Carlton’s vanquished AFLW coach Daniel Harford declared the match a special moment for the sport, despite his team being soundly beaten by the dominant Crows in Sunday’s grand final at Adelaide Oval.
The grand final attracted a crowd of 53,034 spectators, believed to be the largest attendance at a stand-alone women’s sports event in Australia.
The crowd figure topped the AFLW’s previous benchmark of 41,975 fans set at the first Australian Rules game at Perth’s new stadium last year.
Harford said it “might be one of the most significant moments in Australian football history”.
“It’s a very special moment, I think, for the AFLW and for footy in Australia,” he said.
Midweek, Crows co-captain Chelsea Randall bumped into the joint skipper of Adelaide’s men’s team, Rory Sloane.
“He was like: ‘Chels, I reckon you’ll get at least 30,000-plus’,” Randall said.
“I was like: oh yeah? Hopefully at least 25,000.”
Randall described the eventual turnout as “unbelievable”.
“It just shocked,” she said.
“Even just doing the lap around the oval, it was pretty surreal, people screaming your name.
“It’s this unbelievable atmosphere that we have created. And I think it’s just going to continue to evolve over time.”
The turnout also came as a surprise to the State Government, which has been roundly criticised for failing to put on enough public transport for the crowd.
Official crowd is now over 53,000!!! This is double the expected crowd
As soon as the huge numbers became apparent we moved to increase the post match transport services
My apologies to all those who had to wait to get to the ground.
On another note #GoCrows #AFLWCrowsBlues
— Stephan Knoll (@stephanknoll) March 31, 2019
Harford, who played most of his 162 AFL games with Hawthorn, noted a refreshing difference in the AFLW.
“There is a real sense of goodwill and development and achievement throughout the whole competition – and it’s lovely to be a part of that,” he said.
“The men’s competition is quite cut-throat and ruthless.
“I don’t think you get that (in AFLW) … it’s welcoming, it’s warm, it’s family, it’s community.
“But more than that, it’s working with athletes that are desperate to be better and will listen and learn.”
Nothing demonstrated the goodwill in the competition more than the devastation that hit the entire crowd – and both teams – when the Crows’ best player, Erin Phillips, went down with an obvious serious knee injury in the third quarter.
For the dual sports star who represented Australia in basketball, she didn’t know whether to laugh or cry. So she did both.
The Adelaide co-captain was the dominant force in Adelaide’s 10.3 (63) to 2.6 (18) victory.
Proving why she’s the competition’s premier player, Phillips kicked two goals and collected 18 disposals to set up the Crows’ second flag in three AFLW seasons.
Then, changing tack to chase an opponent in the third quarter, Phillips tore the anterior cruciate ligament in her left knee.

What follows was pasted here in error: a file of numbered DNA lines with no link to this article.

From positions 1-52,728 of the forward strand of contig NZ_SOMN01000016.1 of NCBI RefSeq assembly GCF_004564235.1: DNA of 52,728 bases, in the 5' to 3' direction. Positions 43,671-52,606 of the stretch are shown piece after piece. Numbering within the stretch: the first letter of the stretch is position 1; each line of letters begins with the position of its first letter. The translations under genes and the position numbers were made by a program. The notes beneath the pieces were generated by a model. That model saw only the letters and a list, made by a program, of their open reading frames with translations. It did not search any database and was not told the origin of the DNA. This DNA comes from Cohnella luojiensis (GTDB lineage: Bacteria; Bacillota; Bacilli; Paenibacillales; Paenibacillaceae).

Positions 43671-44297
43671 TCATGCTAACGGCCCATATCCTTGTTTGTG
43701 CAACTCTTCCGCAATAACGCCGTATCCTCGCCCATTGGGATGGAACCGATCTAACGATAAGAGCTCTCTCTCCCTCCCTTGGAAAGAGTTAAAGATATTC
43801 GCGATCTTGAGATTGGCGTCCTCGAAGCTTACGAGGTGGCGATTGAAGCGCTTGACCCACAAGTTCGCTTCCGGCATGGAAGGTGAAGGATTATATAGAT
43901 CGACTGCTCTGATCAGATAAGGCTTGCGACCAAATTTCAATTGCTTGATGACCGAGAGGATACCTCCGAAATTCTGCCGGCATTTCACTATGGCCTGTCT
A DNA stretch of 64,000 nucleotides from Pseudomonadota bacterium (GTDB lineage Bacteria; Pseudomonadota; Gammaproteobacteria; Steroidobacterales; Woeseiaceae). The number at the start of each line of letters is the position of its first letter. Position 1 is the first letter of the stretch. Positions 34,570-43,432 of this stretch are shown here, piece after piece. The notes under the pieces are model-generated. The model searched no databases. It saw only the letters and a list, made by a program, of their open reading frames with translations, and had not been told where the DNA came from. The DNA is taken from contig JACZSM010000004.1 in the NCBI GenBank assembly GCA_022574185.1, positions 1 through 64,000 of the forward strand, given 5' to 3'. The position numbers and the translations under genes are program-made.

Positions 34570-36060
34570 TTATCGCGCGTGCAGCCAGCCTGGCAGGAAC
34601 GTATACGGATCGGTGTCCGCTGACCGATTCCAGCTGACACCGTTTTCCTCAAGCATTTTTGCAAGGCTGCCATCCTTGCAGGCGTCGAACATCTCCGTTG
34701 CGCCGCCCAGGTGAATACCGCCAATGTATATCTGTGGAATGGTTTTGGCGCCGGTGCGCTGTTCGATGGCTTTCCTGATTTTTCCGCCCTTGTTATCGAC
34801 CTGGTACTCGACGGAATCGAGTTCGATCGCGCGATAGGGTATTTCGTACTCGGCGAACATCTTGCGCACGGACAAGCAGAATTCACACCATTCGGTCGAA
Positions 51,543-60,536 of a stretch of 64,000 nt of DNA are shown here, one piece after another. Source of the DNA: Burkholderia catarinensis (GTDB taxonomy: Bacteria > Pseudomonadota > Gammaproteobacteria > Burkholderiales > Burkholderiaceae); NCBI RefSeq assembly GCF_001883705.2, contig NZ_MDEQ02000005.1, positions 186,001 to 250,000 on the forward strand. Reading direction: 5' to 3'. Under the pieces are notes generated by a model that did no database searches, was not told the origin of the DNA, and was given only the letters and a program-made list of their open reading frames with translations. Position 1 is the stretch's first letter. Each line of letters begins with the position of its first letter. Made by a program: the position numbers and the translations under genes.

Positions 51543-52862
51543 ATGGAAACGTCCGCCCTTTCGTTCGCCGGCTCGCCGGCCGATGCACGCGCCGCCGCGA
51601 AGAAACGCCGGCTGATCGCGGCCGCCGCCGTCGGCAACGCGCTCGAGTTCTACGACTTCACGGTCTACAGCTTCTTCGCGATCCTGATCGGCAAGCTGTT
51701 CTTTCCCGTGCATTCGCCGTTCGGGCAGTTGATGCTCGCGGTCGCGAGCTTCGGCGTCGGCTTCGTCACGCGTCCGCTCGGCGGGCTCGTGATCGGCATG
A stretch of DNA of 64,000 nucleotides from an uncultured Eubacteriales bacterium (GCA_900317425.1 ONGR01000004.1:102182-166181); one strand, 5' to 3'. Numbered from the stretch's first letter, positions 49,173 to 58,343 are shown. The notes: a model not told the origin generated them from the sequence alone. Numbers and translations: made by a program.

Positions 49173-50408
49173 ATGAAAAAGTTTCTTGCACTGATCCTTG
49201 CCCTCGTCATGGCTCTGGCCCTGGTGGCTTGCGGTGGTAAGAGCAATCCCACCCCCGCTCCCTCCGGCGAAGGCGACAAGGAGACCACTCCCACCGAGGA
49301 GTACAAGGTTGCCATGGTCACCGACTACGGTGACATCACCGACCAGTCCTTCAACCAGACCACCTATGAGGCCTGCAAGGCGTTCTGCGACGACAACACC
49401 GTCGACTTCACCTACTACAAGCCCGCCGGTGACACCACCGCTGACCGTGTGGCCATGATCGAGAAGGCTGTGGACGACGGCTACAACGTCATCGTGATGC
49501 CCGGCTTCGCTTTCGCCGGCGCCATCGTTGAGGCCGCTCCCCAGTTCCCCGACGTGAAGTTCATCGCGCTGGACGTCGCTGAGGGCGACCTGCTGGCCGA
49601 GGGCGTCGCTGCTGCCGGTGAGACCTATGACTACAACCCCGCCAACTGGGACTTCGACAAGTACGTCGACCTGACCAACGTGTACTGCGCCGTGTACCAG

Despite being carried off on a motorised stretcher, Phillips won the medal for the grand final’s best player – as she did in Adelaide’s 2017 premiership.
“It’s an ACL, something I have done before in my other leg,” Phillips said.
“This was supposed to be the good leg.
“It’s pretty emotional.
“It’s an absolute dream come true … to play in front of this crowd, it means so much.”
Phillips’ teammate Chloe Scheer also suffered a suspected torn ACL in a knee, and both will require knee reconstructions.
Chloe Scheer takes a hanger and Danielle Ponter finishes off the job 👌 Their joint effort earns our #SpecialKStrongPlay. @SpecialKAus pic.twitter.com/XlEBKHcRx9
— AFL Women's (@aflwomens) March 31, 2019
Adelaide’s coach Matthew Clarke felt devastated for Phillips when her knee crumbled.
“It’s a bit of a hollow feeling … it was a good day and a bad day,” Crows coach Matthew Clarke said.
Harford was also moved to pay tribute to Phillips in particular.
“She’s an icon of Australian Rules football, full stop,” Harford said.
“So for that to happen, I was really sad.
“She’s an amazing player. I’m still not sure there’s not two or three of her out there at one time, she seems to be everywhere a lot.”
Phillips was given three standing ovations from the crowd.
The first ovation came when Phillips was stretchered off. The second when, on crutches, she walked around the boundary line.
And the third came when she accepted the medal as the grand final’s best player.
Adelaide says both Phillips and Scheer will have scans this week.
“We suspect both girls have suffered ACL tears, but we won’t know for sure until they get scans during the week,” said the Crows’ general manager of football administration, Phil Harper.
“It’s a bittersweet feeling really: we’re ecstatic that we won but devastated for both Erin and Chloe.”
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